Both the male and the female care for the young. The female bears most of the burden though, as she not only lactates, but must drag the young around wherever she goes, as they remain attached almost constantly to her nipples for the first three weeks. The female aids in protection mainly by covering the young. The male is much more aggressive and attacks and bites intruders. In (Hallett and Meester, 1971), only the female grooms the young. The young are born almost completely hairless. The eyes open on average between 16 and 20 days after birth. The incisors often begin to erupt between 3 and 5 days after birth. It takes about 38 days for the offspring to be fully weaned, though information on when the offspring are fully mature is not provided.
The lifespan of (Neithammer, 1990)is not known in the wild, but it is approximately six years in captivity.
The range (Mills and Hes, 1997)covers is not mentioned. The size of its territory is only the size of its burrow or the crack in the ground it lives in, but no measurements are provided.
There is not much informatin in the literature regarding communication systems in (Hallett and Meester, 1971). However, it clearly communicates though through vocalizations. When young are separated from their mother shortly after birth, they squeal until they find her.
is not known to negatively impact the economy.
Matthew Wund (editor), University of Michigan-Ann Arbor.
Nima Maani (author), University of Michigan-Ann Arbor, Phil Myers (editor, instructor), Museum of Zoology, University of Michigan-Ann Arbor.
living in sub-Saharan Africa (south of 30 degrees north) and Madagascar.
uses sound to communicate
young are born in a relatively underdeveloped state; they are unable to feed or care for themselves or locomote independently for a period of time after birth/hatching. In birds, naked and helpless after hatching.
having body symmetry such that the animal can be divided in one plane into two mirror-image halves. Animals with bilateral symmetry have dorsal and ventral sides, as well as anterior and posterior ends. Synapomorphy of the Bilateria.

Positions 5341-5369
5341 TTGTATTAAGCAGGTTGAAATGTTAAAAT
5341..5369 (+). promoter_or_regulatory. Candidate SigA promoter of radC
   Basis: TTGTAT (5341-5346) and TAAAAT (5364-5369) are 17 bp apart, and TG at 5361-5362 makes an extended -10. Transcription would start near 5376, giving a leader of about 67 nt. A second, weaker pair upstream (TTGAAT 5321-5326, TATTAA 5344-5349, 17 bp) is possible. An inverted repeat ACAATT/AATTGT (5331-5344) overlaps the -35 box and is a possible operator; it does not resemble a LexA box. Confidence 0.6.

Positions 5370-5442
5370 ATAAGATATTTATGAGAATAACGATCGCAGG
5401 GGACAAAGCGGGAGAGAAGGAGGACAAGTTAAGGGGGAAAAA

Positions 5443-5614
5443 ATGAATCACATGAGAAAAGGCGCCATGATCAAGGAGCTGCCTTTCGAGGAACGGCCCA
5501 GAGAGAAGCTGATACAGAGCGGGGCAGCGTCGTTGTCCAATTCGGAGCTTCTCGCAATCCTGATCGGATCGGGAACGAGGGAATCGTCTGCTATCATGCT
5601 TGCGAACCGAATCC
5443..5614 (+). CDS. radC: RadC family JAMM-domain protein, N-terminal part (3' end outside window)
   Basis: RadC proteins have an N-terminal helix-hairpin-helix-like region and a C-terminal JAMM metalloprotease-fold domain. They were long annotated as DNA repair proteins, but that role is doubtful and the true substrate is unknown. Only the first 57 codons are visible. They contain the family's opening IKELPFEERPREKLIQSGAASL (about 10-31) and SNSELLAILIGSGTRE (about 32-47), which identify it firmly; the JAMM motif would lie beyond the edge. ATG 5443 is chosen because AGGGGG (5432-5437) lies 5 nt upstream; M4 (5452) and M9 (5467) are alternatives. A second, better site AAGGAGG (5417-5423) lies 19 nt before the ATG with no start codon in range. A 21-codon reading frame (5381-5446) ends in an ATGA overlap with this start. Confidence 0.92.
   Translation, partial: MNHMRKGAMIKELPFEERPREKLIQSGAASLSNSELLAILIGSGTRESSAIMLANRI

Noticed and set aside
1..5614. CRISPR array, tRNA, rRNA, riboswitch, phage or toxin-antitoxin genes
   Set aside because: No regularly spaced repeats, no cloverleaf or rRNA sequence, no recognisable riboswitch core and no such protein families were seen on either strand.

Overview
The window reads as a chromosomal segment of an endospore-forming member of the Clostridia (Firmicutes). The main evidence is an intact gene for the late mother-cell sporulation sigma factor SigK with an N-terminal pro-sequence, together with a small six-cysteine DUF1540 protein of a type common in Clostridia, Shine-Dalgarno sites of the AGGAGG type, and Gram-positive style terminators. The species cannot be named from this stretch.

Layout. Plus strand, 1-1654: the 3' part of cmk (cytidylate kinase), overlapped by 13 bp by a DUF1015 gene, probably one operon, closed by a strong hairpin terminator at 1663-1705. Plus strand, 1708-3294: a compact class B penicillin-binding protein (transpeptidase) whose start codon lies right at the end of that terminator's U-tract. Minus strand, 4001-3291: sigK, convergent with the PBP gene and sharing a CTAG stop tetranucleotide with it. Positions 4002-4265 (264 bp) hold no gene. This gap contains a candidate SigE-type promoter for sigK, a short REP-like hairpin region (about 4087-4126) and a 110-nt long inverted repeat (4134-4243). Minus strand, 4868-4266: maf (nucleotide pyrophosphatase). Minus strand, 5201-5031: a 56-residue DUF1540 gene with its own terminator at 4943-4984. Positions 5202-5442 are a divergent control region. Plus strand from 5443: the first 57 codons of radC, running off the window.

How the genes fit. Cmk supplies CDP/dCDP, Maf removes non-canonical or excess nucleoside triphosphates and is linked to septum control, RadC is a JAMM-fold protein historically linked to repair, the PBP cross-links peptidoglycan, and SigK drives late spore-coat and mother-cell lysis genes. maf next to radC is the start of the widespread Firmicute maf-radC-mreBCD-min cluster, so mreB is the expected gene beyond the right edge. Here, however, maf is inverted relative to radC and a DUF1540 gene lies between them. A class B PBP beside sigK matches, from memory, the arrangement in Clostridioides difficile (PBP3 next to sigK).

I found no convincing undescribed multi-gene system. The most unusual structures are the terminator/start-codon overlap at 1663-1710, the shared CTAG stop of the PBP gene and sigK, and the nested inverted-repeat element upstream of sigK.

uses smells or other chemicals to communicate
animals that use metabolically generated heat to regulate body temperature independently of ambient temperature. Endothermy is a synapomorphy of the Mammalia, although it may have arisen in a (now extinct) synapsid ancestor; the fossil record does not distinguish these possibilities. Convergent in birds.
Having one mate at a time.
having the capacity to move from one place to another.
the area in which the animal is naturally found, the region in which it is endemic.
active during the night
an animal that mainly eats all kinds of things, including plants and animals
reproduction that includes combining the genetic contribution of two individuals, a male and a female
uses touch to communicate
that region of the Earth between 23.5 degrees North and 60 degrees North (between the Tropic of Cancer and the Arctic Circle) and between 23.5 degrees South and 60 degrees South (between the Tropic of Capricorn and the Antarctic Circle).
Living on the ground.
A terrestrial biome. Savannas are grasslands with scattered individual trees that do not form a closed canopy. Extensive savannas are found in parts of subtropical and tropical Africa and South America, and in Australia.
A grassland with scattered trees or scattered clumps of trees, a type of community intermediate between grassland and forest. See also Tropical savanna and grassland biome.
A terrestrial biome found in temperate latitudes (>23.5° N or S latitude). Vegetation is made up mostly of grasses, the height and species diversity of which depend largely on the amount of moisture available. Fire and grazing are important in the long-term maintenance of grasslands.
uses sight to communicate
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